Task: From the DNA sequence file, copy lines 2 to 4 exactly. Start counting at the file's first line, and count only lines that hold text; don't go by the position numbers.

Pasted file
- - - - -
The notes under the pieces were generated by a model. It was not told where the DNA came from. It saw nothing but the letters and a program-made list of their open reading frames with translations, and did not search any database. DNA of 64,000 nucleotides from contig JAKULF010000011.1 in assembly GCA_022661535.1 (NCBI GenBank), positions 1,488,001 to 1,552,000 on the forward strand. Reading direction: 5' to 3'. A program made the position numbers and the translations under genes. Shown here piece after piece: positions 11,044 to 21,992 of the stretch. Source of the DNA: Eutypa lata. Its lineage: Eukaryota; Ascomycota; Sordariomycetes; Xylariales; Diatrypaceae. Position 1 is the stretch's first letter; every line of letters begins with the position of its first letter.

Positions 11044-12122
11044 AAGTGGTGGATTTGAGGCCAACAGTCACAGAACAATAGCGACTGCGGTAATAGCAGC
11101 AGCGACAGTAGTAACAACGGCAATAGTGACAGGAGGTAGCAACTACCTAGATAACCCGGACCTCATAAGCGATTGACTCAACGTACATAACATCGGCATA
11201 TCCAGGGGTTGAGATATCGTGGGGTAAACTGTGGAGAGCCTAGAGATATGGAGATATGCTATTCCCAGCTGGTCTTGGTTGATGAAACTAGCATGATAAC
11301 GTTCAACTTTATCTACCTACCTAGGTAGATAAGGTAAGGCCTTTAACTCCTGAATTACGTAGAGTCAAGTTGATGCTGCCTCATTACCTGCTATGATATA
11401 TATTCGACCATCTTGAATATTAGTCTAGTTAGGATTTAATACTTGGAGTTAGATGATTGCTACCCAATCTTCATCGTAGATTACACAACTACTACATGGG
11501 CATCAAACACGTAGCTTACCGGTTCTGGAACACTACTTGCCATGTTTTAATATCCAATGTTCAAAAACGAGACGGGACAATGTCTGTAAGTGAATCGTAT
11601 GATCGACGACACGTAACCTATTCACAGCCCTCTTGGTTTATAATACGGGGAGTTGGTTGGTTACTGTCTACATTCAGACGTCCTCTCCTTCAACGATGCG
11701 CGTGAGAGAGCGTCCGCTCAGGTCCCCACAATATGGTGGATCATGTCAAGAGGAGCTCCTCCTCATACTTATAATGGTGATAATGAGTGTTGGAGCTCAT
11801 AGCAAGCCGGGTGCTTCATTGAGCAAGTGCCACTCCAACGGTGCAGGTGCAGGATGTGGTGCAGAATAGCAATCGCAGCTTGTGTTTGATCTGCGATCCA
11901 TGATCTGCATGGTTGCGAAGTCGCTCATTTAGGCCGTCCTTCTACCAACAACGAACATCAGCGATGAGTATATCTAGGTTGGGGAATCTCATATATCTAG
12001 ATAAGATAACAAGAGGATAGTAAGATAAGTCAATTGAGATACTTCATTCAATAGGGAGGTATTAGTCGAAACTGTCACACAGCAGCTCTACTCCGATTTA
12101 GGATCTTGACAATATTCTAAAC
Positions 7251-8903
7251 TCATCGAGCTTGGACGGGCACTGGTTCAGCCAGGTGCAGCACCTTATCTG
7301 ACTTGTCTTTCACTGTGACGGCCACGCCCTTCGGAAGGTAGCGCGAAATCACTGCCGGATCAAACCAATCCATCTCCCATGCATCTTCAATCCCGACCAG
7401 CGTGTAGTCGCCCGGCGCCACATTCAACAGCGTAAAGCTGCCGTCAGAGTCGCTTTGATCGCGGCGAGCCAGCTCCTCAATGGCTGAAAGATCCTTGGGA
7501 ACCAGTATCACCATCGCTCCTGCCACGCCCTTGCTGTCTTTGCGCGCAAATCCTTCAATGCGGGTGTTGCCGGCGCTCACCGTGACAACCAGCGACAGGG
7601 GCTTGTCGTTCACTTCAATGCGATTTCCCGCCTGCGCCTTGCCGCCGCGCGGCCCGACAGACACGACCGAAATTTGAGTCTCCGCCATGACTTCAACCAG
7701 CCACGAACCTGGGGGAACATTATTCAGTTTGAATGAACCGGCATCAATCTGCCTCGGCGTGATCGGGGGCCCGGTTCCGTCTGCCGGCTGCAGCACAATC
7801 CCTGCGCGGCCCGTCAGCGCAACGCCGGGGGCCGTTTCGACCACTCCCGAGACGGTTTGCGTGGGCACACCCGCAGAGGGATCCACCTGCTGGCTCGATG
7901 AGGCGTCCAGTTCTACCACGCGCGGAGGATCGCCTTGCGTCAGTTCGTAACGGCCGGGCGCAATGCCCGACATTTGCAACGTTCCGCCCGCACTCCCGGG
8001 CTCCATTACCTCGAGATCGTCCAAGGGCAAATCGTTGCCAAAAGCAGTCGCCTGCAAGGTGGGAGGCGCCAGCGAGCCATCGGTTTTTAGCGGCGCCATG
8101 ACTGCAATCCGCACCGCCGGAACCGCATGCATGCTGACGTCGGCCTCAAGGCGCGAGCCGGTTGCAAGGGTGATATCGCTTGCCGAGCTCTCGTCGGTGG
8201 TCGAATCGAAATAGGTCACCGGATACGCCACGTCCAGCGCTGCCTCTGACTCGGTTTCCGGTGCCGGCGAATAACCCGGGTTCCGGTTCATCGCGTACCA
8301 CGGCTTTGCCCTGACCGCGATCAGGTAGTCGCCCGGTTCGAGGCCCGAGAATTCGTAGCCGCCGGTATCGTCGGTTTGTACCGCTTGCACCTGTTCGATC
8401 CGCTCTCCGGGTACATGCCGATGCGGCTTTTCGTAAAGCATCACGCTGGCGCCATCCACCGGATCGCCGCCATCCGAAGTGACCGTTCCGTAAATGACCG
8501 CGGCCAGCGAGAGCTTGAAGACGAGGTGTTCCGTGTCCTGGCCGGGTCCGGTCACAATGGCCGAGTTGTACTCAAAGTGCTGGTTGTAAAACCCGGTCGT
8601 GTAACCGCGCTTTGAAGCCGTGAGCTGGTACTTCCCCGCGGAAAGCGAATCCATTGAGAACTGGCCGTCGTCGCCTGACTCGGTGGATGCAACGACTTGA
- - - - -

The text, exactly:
Positions 11044-12122
11044 AAGTGGTGGATTTGAGGCCAACAGTCACAGAACAATAGCGACTGCGGTAATAGCAGC
11101 AGCGACAGTAGTAACAACGGCAATAGTGACAGGAGGTAGCAACTACCTAGATAACCCGGACCTCATAAGCGATTGACTCAACGTACATAACATCGGCATA